Freeman

January/February 2006

Volume 56, 2006

FEATURES

Still Neither Left Nor Right

The Great Political Dichotomy Is Not between Left and Right, but between Those Who Advocate Force and Those Who Value Liberty

JANUARY 01, 2006 by RICHARD EBELING

We live in a time when virtually all political parties and candidates stand for the same fundamental ideological idea: state interventionism and compulsory redistribution.This also applies to the mainstream media.

Fifty Years Later

Leonard Read Made Liberalism Easy and Inviting

JANUARY 01, 2006 by SHELDON RICHMAN

The Trade Deficit Lowers Our Living Standard?

Myths About the Trade Deficit Abound

JANUARY 01, 2006 by DANIEL GRISWOLD

If Americans could figure out a way to bottle and export all the nonsense and half-truths that have been written about the U.S. trade deficit, the alleged problem might fix itself.

Capitalism and Natural Disasters

Prosperity Saves Lives

JANUARY 01, 2006 by DONALD BOUDREAUX

Six of America's ten most powerful storms have struck during the past half-century, yet only one of them (Katrina) is amongAmericas ten deadliest hurricanes.

Quasi-Corporatism: America's Homegrown Fascism

Crisis Promotes Political Organization and Bargaining

JANUARY 01, 2006 by ROBERT HIGGS

The Government-Created Right-to-Work Issue

Are RTW Laws Consistent with the Freedom Philosophy?

JANUARY 01, 2006 by CHARLES W. BAIRD

The principles involved in right-to-work laws are identical with those involved in [workplace antidiscrimination laws.]

The Freeman: Through the Years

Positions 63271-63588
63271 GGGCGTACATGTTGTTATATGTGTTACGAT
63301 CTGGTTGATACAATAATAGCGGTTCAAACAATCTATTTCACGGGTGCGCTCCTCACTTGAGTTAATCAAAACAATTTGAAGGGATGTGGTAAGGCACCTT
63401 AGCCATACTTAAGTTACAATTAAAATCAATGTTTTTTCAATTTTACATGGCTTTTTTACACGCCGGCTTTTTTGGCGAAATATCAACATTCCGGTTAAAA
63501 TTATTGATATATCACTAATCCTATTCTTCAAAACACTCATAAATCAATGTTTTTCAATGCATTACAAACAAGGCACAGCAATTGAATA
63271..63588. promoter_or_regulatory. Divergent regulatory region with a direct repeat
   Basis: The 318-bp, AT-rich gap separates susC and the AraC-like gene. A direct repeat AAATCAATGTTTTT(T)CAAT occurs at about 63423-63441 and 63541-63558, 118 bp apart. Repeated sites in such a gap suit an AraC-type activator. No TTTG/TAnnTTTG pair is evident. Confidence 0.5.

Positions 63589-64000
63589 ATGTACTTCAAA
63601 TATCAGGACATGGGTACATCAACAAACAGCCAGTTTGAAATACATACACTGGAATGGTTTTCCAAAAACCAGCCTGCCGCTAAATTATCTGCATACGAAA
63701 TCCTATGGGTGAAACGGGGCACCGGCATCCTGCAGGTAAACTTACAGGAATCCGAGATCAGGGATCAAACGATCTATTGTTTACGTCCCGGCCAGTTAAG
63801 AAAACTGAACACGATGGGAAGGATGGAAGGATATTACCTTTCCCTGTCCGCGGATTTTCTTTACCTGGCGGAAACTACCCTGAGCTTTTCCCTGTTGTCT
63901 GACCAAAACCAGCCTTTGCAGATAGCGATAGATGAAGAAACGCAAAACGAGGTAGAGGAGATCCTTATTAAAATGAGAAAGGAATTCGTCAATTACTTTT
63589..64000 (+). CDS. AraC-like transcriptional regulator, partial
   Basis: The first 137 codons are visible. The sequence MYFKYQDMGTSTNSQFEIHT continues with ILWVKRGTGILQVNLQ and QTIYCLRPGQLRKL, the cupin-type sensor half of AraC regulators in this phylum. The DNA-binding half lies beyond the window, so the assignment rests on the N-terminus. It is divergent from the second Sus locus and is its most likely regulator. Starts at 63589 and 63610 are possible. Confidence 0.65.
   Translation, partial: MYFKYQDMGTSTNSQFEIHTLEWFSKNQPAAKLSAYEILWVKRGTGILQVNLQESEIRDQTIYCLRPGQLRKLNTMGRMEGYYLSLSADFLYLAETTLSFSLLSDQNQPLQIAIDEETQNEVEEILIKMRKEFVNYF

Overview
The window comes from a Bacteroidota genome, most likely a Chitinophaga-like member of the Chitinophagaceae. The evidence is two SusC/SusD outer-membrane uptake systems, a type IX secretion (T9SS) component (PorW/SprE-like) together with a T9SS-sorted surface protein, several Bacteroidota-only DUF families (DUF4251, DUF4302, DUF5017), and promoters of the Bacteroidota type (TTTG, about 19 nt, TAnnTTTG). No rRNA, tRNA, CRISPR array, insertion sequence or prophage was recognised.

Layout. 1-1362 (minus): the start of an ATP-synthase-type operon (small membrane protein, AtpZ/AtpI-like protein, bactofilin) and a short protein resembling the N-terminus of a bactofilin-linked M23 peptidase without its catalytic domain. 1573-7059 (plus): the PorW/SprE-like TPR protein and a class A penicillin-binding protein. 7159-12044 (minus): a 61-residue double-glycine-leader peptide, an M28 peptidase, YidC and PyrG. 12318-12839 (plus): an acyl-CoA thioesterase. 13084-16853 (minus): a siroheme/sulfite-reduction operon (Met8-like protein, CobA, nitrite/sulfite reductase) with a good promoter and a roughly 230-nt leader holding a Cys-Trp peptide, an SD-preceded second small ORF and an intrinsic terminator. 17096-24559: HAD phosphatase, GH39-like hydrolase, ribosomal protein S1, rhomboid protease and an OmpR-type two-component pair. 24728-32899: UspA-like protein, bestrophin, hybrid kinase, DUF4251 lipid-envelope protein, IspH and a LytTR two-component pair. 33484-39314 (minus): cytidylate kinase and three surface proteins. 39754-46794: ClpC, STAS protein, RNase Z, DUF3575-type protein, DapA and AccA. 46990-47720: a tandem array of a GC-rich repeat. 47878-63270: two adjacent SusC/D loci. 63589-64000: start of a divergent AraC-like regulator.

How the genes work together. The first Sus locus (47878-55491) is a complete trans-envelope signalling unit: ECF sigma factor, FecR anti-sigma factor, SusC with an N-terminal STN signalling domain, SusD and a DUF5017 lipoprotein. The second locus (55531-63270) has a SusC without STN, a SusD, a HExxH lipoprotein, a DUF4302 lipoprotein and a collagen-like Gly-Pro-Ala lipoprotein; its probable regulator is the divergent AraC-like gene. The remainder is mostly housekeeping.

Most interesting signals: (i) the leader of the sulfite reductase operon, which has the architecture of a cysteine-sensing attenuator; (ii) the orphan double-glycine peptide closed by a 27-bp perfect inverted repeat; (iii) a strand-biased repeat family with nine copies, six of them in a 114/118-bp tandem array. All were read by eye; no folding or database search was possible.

Promoting the Case of Traditional Liberalism and Individual Freedom

JANUARY 01, 2006 by JUDE BLANCHETTE

In an age when lots of think-tanks, foundations, organizations, and institutes publish magazines extolling the benefits of free markets, it is hard to imagine the early 1950s, when only a handful of pro-free-market publications existed, most notably The Freeman.

The Freeman: Ideas on Liberty

Consistently and Continuously Standing Against the Fallacies and Clich├ęs of Politics

JANUARY 01, 2006 by PAUL L. POIROT

Henry Hazlitt (18941993), on the hundredth anniversary of his birth, most deservedly was designated journalist of the century. He also was the last survivor of the founding trustees of the Foundation for Economic Education.

The Freeman: An Eyewitness View

How Today's Freeman Came To Be

JANUARY 01, 2006 by LEONARD P. LIGGIO

The Freeman has a long and distinguished history in the cause of liberty.

The Function of The Freeman

We Must Recognize and Refute Collectivist Errors

JANUARY 01, 2006 by HENRY HAZLITT
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November 2014

It's been 40 years since F. A. Hayek received his Nobel Prize. His insights, particularly on the distribution of knowledge and the impossibility of economic planning, remain hugely important today. In this issue, we look back on the influence of his work. Max Borders and Craig Biddle debate whether liberty must be defended from one absolute foundation, further reflections on Scottish secession, and how technology is already changing our world for the better--including how robots, despite the unease they cause, will only accelerate this process.
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